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The AAPG/Datapages Combined Publications Database

AAPG Bulletin


Volume: 21 (1937)

Issue: 8. (August)

First Page: 1074

Last Page: 1078

Title: Russian Oil Fields in 1936

Author(s): Basil B. Zavoico (2)


The preparation for wildcatting in the U.S.S.R. during 1934 and 1935, which was if anything, entirely too thorough in its minute details, resulted in several major discoveries during 1936. At the same time it is believed that the industry has progressed sufficiently to adopt American methods of wildcatting with steam and Diesel power involving a minimum of capital investment in permanent installations like power lines machine shops, living quarters, et cetera, thus promising accelerated exploration during the coming years.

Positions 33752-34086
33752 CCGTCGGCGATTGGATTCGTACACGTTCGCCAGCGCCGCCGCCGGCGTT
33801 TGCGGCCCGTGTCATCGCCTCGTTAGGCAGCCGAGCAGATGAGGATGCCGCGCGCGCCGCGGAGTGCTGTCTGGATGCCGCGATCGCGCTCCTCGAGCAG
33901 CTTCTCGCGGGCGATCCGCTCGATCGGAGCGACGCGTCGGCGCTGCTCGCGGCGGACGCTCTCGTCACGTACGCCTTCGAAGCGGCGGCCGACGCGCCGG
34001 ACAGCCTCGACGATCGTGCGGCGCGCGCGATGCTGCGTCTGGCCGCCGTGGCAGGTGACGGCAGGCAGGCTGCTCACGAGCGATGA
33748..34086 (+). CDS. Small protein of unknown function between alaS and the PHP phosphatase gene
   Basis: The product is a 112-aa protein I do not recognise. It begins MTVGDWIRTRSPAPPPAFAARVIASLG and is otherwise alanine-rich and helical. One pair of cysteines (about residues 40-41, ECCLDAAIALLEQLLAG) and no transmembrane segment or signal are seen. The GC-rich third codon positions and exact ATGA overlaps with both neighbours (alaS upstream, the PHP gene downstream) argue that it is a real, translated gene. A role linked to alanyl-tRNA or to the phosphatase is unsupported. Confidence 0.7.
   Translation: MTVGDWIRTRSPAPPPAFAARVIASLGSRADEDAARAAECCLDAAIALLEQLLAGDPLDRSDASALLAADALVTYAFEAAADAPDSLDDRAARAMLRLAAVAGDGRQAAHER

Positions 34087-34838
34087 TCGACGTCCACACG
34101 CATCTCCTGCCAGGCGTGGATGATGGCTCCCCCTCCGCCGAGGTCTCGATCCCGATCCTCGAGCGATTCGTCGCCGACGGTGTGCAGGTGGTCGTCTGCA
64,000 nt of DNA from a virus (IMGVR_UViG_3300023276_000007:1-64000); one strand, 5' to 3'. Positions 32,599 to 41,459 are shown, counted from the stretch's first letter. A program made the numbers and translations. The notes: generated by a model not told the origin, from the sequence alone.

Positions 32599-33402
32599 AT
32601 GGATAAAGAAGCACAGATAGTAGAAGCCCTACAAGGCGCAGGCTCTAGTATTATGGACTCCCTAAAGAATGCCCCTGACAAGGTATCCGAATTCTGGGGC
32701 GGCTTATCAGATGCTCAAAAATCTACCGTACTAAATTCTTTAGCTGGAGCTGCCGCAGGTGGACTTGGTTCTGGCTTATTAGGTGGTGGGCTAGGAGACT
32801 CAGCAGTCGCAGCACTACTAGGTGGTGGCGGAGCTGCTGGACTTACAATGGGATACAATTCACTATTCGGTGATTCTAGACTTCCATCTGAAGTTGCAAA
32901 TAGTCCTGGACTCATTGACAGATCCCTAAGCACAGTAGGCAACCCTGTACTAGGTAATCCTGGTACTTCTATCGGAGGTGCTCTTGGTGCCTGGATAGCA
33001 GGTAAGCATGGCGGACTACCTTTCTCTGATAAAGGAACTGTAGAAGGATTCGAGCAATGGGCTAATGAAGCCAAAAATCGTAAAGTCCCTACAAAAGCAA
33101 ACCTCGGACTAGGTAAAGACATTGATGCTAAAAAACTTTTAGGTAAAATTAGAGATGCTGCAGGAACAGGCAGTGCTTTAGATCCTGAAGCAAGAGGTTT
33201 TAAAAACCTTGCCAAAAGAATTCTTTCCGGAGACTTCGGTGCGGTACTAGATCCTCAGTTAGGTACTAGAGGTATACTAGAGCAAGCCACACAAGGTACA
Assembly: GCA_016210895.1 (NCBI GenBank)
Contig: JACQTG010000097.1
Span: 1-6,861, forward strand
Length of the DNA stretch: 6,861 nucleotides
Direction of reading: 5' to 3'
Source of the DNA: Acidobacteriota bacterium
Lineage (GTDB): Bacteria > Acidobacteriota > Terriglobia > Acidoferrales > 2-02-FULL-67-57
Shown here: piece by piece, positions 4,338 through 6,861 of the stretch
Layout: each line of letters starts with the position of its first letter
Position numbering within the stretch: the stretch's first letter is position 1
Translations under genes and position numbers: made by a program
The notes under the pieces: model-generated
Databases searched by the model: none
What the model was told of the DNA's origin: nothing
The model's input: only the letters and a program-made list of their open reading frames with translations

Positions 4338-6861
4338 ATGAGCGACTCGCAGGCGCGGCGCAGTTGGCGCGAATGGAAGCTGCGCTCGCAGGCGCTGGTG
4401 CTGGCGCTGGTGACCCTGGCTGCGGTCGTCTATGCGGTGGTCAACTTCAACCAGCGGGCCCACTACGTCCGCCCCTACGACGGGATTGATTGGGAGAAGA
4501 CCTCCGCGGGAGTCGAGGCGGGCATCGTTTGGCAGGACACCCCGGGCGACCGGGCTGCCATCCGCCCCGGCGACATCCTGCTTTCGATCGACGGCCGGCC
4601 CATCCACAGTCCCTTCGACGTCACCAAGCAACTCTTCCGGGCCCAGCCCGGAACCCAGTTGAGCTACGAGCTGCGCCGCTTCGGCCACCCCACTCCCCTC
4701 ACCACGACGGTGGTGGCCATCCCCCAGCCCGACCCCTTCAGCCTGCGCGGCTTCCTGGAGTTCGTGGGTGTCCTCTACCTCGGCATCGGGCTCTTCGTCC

The Caucasus supplied all of the major discoveries during 1936. This was due to the clearer understanding of stratigraphy and structural conditions of the areas, to the accessibility of the region to the available facilities of the oil industry, and to the forced exploration of individual major structural features by as many as ten to fifteen tests. The outstanding discoveries of the year were made on the shores of the Caspian Sea in Dagestan Province near Makhach-Kala, about half-way between Grozny and Baku. Izberbash proved to be the most important new field, with initial production ranging above 4,000 barrels per day of 40° gravity crude oil (0.15 per cent sulphur) from 5,400 to 5,900 feet in the Chokrak sands of the Miocene. Izberbash is a large faulted anticline with major c osures on both sides of the fault. The Achi-Su field near Izberbash was discovered also in 1936, and though its initial yields are small, 70-200 barrels per day, the depth is very shallow, about 2,400 feet, and the structure is of large area extent. On the Apsheron Peninsula in Puta district, a notable discovery was made at Shangar. The Kergez and Kizil-Tepe fields, discovered prior to 1936, were actively developed and extended. In older fields of the Baku district, greater penetration into Pliocene oil measures of deeper oil fields uncovered additional reserves of major magnitude. South of the Apsheron Peninsula a major field was discovered at Pirsagat in 1936, and a second producer was completed in October, yielding 2,500 barrels from a depth of 4,500 feet. In the Northern Caucasus nea the Black and Azoff seas, several small fields were discovered in the Maikop and Kuban districts, the outstanding ones being Asphalt Mountain and Kutaiski in Maikop and Adagum and Keslerovo in Kuban. In the Ural Permian basin, considerable progress was made in exploration technique, and the basin is assuming the proportions of a major oil province.

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